780 AM | 96.1 FM 


(907) 443-5221

Laura, Our Program Director

Laura Collins
Laura Collins in our studios. Photo: Matthew F. Smith, KNOM.

There’s new leadership in the KNOM production department these days. In October, Laura Collins became our mission’s program director.

As readers may recall, longtime program director Kelly Brabec left KNOM this past autumn after more than a decade of service to our mission. We were heartened and excited to see Laura promoted to program director upon Kelly’s departure. She’s been taking to her new role with aplomb.

What does a program director do? At KNOM, as with all of our staff and volunteer positions, it’s a broadly multi-faceted role — and, for our mission, a vital one. Laura oversees all of the non-news programming that KNOM airs every day. That includes our special mix of music, from the 1940s through the 2010s; inspirational and educational spots and public service announcements; religious programming, including Sunday Mass and our nightly Divine Mercy Chaplet and Rosary; shows focused on Alaska storytelling and Alaska Native culture, like our KNOM originals Let’s Tell Legends and Stories, Dearest Alaska, and Story49; and perennially popular music shows, from Vintage Oldies to specialty programs hosted by local, community deejays, focusing on genres like bluegrass, folk, Americana, and more.

As you may well know, KNOM serves an essential role through its programming; our station is a primary source of music, entertainment, inspiration, information, and news for many of our listeners, especially those in the most rural, remote stretches of Western Alaska. As program director, Laura keeps alive this cornerstone of KNOM’s daily mission: she helps to make sure our broadcasts continue to engage, inspire, inform, and entertain in ever-new ways. And as someone who started out as a volunteer in 2007 — and returned to KNOM as an outreach coordinator in 2011 — she’s amply versed in the mission she’s now helping to lead in a new way.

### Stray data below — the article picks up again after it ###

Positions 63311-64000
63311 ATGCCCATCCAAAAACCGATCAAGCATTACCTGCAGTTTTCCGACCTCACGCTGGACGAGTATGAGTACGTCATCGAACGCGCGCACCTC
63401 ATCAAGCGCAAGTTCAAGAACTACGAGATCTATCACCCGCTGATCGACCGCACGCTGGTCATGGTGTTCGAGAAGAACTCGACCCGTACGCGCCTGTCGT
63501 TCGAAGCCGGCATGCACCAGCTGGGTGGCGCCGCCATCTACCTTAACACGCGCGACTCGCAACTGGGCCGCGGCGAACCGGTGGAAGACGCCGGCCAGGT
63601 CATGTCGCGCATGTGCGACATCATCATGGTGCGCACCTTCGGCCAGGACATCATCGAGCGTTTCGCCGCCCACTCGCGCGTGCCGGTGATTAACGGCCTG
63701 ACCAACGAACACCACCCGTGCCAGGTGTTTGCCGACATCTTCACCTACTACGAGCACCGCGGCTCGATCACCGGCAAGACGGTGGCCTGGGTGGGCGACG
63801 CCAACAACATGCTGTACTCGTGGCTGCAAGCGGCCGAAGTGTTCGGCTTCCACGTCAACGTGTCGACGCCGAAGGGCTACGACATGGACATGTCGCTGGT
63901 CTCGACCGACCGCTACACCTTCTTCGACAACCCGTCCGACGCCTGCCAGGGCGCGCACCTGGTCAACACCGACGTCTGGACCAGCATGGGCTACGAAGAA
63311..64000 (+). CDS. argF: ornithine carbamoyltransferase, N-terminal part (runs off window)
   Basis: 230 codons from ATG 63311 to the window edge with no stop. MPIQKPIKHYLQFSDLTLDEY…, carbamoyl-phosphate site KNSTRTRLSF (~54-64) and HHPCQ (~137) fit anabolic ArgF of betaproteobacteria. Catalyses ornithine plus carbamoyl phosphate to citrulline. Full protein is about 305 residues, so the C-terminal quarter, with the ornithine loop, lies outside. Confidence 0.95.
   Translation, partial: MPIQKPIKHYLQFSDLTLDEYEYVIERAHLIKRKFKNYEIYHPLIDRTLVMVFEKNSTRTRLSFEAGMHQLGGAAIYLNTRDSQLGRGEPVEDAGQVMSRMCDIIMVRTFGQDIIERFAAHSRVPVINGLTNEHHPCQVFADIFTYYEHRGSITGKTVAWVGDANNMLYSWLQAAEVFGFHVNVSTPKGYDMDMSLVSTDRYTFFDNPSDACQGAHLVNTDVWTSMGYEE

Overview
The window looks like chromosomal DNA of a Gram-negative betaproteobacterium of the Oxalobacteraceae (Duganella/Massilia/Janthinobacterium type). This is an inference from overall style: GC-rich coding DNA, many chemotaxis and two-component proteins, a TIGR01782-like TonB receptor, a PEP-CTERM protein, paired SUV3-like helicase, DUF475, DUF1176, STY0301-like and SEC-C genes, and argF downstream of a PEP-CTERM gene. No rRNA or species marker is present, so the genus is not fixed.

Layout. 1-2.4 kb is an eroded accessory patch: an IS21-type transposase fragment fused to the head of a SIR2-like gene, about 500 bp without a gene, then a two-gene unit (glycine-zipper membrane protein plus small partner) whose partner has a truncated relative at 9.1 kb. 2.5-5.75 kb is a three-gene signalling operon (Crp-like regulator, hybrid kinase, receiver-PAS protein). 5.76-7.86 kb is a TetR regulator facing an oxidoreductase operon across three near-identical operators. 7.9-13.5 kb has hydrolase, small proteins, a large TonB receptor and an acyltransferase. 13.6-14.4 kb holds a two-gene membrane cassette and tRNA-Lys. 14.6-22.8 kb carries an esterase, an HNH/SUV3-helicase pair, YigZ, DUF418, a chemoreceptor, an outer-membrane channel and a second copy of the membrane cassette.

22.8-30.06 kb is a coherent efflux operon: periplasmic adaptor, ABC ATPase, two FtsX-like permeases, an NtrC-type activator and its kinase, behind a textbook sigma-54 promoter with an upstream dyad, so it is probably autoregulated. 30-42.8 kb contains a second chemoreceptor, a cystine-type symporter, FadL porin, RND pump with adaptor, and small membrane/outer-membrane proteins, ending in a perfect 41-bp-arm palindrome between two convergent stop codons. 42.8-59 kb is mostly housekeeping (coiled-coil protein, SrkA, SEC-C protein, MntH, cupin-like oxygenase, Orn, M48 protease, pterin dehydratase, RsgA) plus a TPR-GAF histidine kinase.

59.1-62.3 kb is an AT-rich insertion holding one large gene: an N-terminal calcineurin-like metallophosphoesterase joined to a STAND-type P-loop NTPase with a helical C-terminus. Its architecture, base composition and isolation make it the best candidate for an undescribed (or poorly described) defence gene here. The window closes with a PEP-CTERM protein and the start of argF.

Thanks so much for your support of our staff, our volunteers, and the crucial work we strive to do, everyday. It means a lot and makes such a difference.

Did you enjoy this The Nome Static, January 2016 story?

Consider supporting our work by becoming a one-time or recurring donor.

Share this story


Recent Posts

Front Street Resurfacing Project Receives New Funding

The long-awaited resurfacing of Front Street in Nome continues to move forward, thanks in part to an additional $363,800 in funding from the State of Alaska’s 2025 budget. The project has been in the works since 2019 when the Department of Transportation (DOT) allocated $5.5 million in Community Transportation Project

Read More »

Local Athletes, Competitors Shine at WEIO 2024

Regional residents descended on Fairbanks last week to take part in WEIO 2024. The annual event that began in 1961 celebrates native sports and culture. Competitors from the Seward Peninsula and nearby region are bolded below.  Seal Skinning 1st Place: Casey Ferguson, Anchorage, 2 min 2.19 sec 2nd Place: Marjorie

Read More »

Sockeye Salmon Limit Lifted on Pilgrim River

The Alaska Department of Fish and Game (ADF&G) has announced a waiver on annual per-household harvest limits for sockeye salmon on the Pilgrim River, effective 12:01 a.m. on Monday, July 15. Recent escapement projections indicate that the escapement goal for sockeye salmon at the Pilgrim River weir will be met,

Read More »

New Garbage Truck, Trash Bins Now Expected in August

A new garbage truck for Nome has experienced mechanical issues, preventing its arrival on the first barge of 2024 as expected. The delayed shipment was also set to include new commercial dumpsters and residential trash bins. According to Ron Stevens, Operations Manager for Alaska Waste, Nome won’t need to wait

Read More »



Work for Us:




(907) 443-5221 


(907) 868-1200 

Land Acknowledgement

We acknowledge that KNOM Radio Mission is located on the customary lands of Indigenous peoples. 

Based in the Bering Strait region, KNOM broadcasts throughout the homelands of the Iñupiaq, Siberian Yup’ik, Cup’ik and Yup’ik peoples.